7 March 1862 • Friday

Friday, March 7th, ’62. Received a telegram from Bro. Van Cott, stating that he had an offer of the Steamer Tynemouth, 2500 tons to carry our people from Copenhagen to New York for £3200. He had 1213 passengers including 35 infants. He wished to know if it would answer. After making some calculations and consulting with Mr. Smith of Tapscott, Smith & Co., who has had considerable business in Chartering, I replied that if she were staunch and perfectly seaworthy it would answer.

8 March 1862 • Saturday

Saturday, 8th. Wrote a letter to President Young

9 March 1862 • Sunday

Sunday, 9th of March ’62. Attended meeting this morning in company of <Br> James S. Brown[.] I addressed the people. In the evening he occupied the time.

10 March 1862 • Monday

Monday. 10th Went out to the Botanic Gardens in company of Brs. Jas. S. Brown[,] G. J. Taylor and J. M. Kay, the latter having just arrived in Town.

11 March 1862 • Tuesday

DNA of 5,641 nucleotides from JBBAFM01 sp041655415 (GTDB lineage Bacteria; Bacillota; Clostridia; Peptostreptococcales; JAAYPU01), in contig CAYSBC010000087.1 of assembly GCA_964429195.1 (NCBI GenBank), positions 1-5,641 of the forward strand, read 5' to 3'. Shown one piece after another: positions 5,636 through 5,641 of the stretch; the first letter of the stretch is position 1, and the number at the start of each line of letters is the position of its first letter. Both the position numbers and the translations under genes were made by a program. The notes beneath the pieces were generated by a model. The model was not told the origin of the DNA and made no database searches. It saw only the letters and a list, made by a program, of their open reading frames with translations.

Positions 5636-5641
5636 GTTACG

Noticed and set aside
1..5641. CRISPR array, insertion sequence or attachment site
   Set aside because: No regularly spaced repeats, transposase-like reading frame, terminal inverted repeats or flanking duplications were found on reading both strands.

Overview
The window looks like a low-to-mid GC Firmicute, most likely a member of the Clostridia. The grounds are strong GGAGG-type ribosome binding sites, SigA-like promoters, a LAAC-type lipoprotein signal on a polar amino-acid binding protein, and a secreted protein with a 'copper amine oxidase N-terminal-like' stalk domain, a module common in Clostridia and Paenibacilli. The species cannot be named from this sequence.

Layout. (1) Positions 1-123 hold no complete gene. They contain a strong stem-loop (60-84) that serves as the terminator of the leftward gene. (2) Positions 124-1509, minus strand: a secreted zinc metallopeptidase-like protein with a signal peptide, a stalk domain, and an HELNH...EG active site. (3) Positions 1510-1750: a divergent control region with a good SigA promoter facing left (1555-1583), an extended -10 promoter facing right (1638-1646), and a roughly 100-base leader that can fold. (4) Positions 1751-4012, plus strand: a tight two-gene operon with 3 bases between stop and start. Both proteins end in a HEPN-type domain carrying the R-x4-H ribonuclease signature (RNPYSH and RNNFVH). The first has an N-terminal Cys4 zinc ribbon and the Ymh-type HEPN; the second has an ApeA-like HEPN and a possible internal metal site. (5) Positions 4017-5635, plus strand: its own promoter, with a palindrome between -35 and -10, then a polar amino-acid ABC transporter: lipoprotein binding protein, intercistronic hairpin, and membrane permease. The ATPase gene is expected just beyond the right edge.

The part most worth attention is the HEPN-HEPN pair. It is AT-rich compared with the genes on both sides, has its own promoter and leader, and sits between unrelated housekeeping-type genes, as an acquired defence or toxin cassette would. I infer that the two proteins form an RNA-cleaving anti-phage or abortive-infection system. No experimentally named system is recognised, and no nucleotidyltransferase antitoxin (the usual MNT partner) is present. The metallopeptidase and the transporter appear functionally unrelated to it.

Tuesday. 11th. Variously engaged. Received a letter from President Young principally on business. I was much shocked to hear from the Valley that a man with whom I was acquainted in California, a native of Venice by the name of John Baptiste, had been proved to be a robber of graves, having been in the practice for about three years and a half of stripping the dead of their clothes &c and putting them back in their coffins naked. He had worn the clothes of some who had been buried. The linen &c of others he had made into window curtains and other articles and sold. It is said that he even paid his tithing in some of these things. Public indignation has been terribly aroused against him, his conduct has been so revolting and inhuman. He did not respect sex nor age, but desecrated all alike[.] A chest full of clothing of all kinds being found in his house. The first body that he stripped was that of Br. Wm Cook, an estimable man, who while acting as a policeman in G. S. L. City, was murdered by a ruffian. Bro. Cook was the man who baptised him in Australia. His dredful practices were brought to light by the friends of Moroni Clawson (who had been lately shot by the officers of justice while attempting while attempting to escape after having been arrested for horse stealing and other misdemeanors) obtaining permission to exhume and remove his body. Upon opening the coffin they found him naked, though he had been decently interred a few days before in clothes paid for by the county. Suspicion fell upon the grave-digger, and an inquiry was instituted when he confessed all. Such a crime is the most of any that I have heard of among the Saints from the beginning. Of course, it bears no comparison in its consequenses with the shedding of <innocent> blood, but a man, professing to be a Saint and to believe as we do, who would be guilty of robbing the bodies of his deceased brethren and sisters to gratify his devilish cupidity and avarice, when the kind and provident care of their friends had clothed them for ressurrection according to order, would not hesitate to murder if he thought he could make anything by it and not be discovered.